The Jura represents the first heyday of the dinosaurs . In Central Europe footprints ( Barkhausen , Münchehagen ) and skeletal remains of dinosaurs from the Jurassic period ( Ohmdenosaurus , Compsognathus ) have been discovered. The only cat-sized Compsognathus von Jachenhausen near Riedenburg was long considered the smallest dinosaur.
The discovery of a mammal fossil, Hadrocodium wui , which is considered the oldest mammal in the narrower sense, also comes from the Lower Jurassic of China . More recent finds from the Middle Jurassic in northeast China's Jiulongshan Mountains ( Inner Mongolia Autonomous Region , Ningcheng District , Daohugou ) have permanently changed previous ideas about the mammalian world of the Mesozoic Era. The genus Castorocauda lutrasimilis ( Docodonta ), which lived 164 million years ago in the Middle Jurassic, resembled a beaver and already shows the further development of mammals.
Famous "fossil structures" from the Jura of Germany are the sponge stump reefs of the Swabian Alb. Small-scale reef formations also existed in northern Germany.
Development of flora
The flora was dominated by the gymnosperms (including the coniferous plants such as sequoias and pines , but also ginkgo trees and cycads ). The Jura is also known as the age of the cycads (cycads), as these were very common. Ferns and horsetail formed the undergrowth of the forests .
The Jurassic Period in Central Europe
At the beginning of the Jura, the sea, coming from the north, initially transgressed in a relatively narrow area of northern and western Germany to southern Germany. Continental deposits were sedimented in north-eastern and eastern Germany . In the Central Jurassic, the sea then expanded further east. Almost the entire Eastern European platform was flooded. Large parts of Scandinavia and parts of Bohemia and the Rhenish Island remained mainland for almost the entire Jura. The Bohemian Island and the Rhenish Mass became one island during a regression in the Upper Central Jura, separating the North German and South German Jura. At the end of the Jura, southern Germany largely silted up, while northern Germany continued to have marine or brackish deposit conditions.
A well-known site for fossils of the Lower Jurassic from the Posidonia schist formation (e.g. ichthyosaurs , plesiosaurs , crocodiles , fish, sea lilies , ammonites ) is Holzmaden near Kirchheim , at the foot of the Swabian Alb . The Urwelt-Museum Hauff located there has world renown.
The English name for the Jura - Jurassic - became known to a wide audience through the film Jurassic Park and its successors. However, many of the dinosaurs depicted in the film, including Tyrannosaurus rex and Velociraptor , date from the Cretaceous period .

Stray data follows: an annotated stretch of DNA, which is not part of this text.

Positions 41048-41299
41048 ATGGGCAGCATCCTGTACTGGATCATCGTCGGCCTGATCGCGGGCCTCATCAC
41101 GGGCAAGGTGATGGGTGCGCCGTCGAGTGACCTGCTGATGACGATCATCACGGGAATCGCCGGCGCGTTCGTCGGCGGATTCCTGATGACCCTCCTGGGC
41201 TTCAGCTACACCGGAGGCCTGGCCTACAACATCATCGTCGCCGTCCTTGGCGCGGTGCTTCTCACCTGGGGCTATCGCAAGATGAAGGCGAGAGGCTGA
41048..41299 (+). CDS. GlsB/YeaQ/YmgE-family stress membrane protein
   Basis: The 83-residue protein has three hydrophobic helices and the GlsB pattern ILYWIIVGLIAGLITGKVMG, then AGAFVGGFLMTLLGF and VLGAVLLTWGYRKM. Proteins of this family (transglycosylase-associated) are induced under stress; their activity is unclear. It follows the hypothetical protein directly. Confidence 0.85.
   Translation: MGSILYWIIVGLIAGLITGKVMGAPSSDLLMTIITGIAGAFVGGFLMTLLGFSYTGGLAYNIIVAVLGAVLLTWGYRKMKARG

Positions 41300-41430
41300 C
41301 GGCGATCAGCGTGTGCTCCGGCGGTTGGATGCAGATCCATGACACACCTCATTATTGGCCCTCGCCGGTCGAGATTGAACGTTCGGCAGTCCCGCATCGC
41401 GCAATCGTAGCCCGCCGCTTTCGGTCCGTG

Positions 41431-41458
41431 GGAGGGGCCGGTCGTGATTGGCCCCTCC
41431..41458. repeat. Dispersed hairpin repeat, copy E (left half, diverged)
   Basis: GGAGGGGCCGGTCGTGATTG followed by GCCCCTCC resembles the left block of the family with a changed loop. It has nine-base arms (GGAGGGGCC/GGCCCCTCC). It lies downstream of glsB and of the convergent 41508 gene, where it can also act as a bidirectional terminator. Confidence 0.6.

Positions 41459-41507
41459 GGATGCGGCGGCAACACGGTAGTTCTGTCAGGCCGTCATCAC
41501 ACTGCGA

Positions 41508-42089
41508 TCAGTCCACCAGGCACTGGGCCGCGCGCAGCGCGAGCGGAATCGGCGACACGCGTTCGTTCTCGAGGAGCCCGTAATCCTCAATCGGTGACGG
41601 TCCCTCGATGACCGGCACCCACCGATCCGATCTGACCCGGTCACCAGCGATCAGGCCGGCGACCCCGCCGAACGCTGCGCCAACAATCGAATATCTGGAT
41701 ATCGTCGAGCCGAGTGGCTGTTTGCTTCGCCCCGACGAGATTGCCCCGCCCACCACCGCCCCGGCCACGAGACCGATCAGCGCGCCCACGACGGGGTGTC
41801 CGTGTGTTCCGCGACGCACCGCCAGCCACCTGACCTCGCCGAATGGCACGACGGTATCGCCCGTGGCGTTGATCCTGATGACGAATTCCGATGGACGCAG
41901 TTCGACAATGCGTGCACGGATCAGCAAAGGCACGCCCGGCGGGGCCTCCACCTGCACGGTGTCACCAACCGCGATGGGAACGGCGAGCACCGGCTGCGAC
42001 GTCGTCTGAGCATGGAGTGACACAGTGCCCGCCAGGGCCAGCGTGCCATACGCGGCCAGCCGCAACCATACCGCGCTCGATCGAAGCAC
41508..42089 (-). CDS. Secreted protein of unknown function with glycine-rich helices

- International Commission on Stratigraphy
- International Chronostratigraphic Chart 2020/01 (PDF)
- Map of the earth in the Lower Jurassic in www.scotese.com (Engl.)
- Mineral Atlas: Jura
- Dossier: The Jura , scinexx.de
- Examples of Jurassic fossils
- Felix M. Gradstein, Jim Ogg, Jim & Alan Smith: A Geologic Time Scale. Cambridge University Press 2005, ISBN 0-521-78673-8 .
- Hans Murawski, Wilhelm Meyer: Geological dictionary. 10., rework. u. exp. Edition. Enke Verlag, Stuttgart 1998, ISBN 3-432-84100-0 .
- Friedrich August Quenstedt : The Jura. Laupp Publishing House, Tübingen 1856–57. (books.google.de) . Atlas zum Jura , Verlag Laupp, Tübingen 1858. (books.google.de) , supplement to Der Jura
- GSSP Table - Mesozoic Era ; Retrieved August 20, 2011.
- Guillaume Dera, Benjamin Brigaud, Fabrice Monna, Rémi Laffont, Emmanuelle Pucéat, Jean-François Deconinck, Pierre Pellenard, Michael M. Joachimski, Christophe Durlet: Climatic ups and downs in a disturbed Jurassic world . (PDF) In: Geology . 53, No. 3, March 2011, pp. 215-218. doi : 10.1130 / G31579.1 .
- Yannick Donnadieu, Gilles Dromart, Yves Goddéris, Emmanuelle Pucéat, Benjamin Brigaud, Guillaume Dera, Christophe Dumas, Nicolas Olivier: A mechanism for brief glacial episodes in the Mesozoic greenhouse . In: Paleoceanography (American Geophysical Union) . 26, No. 3, September 2011. doi : 10.1029 / 2010PA002100 .
- G. Dromart, J.-P. Garcia, S. Picard, F. Atrops, C. Lécuyer, SMF Sheppard: Ice age at the Middle-Late Jurassic transition? . (PDF) In: Earth and Planetary Science Letters . 213, No. 3-4, August 2003, pp. 205-220. doi : 10.1016 / S0012-821X (03) 00287-5 .
- Hubert Wierzbowski, Mikhail A. Rogov, Bronisław A. Matyja, Dmitry Kiselev, Alexei Ippolitov: Middle – Upper Jurassic (Upper Callovian – Lower Kimmeridgian) stable isotope and elemental records of the Russian Platform: Indices of oceanographic and climatic changes . (PDF) In: Global and Planetary Change . 107, 2013, pp. 196-212. doi : 10.1016 / j.gloplacha.2013.05.011 .
- Bilal U. Haq: Jurassic Sea-Level Variations: A Reappraisal . (PDF) In: GSA Today (Geological Society of America) . 28, No. 1, January 2018, pp. 4–10. doi : 10.1130 / GSATG359A.1 .
- Qiang Ji, Zhe-Xi Luo, Chong-Xi Yuan, Alan R. Tabrum: A Swimming Mammaliaform from the Middle Jurassic and Ecomorphological Diversification of Early Mammals. In: Science . Volume 311, Feb 24, 2006, pp. 1123-1127.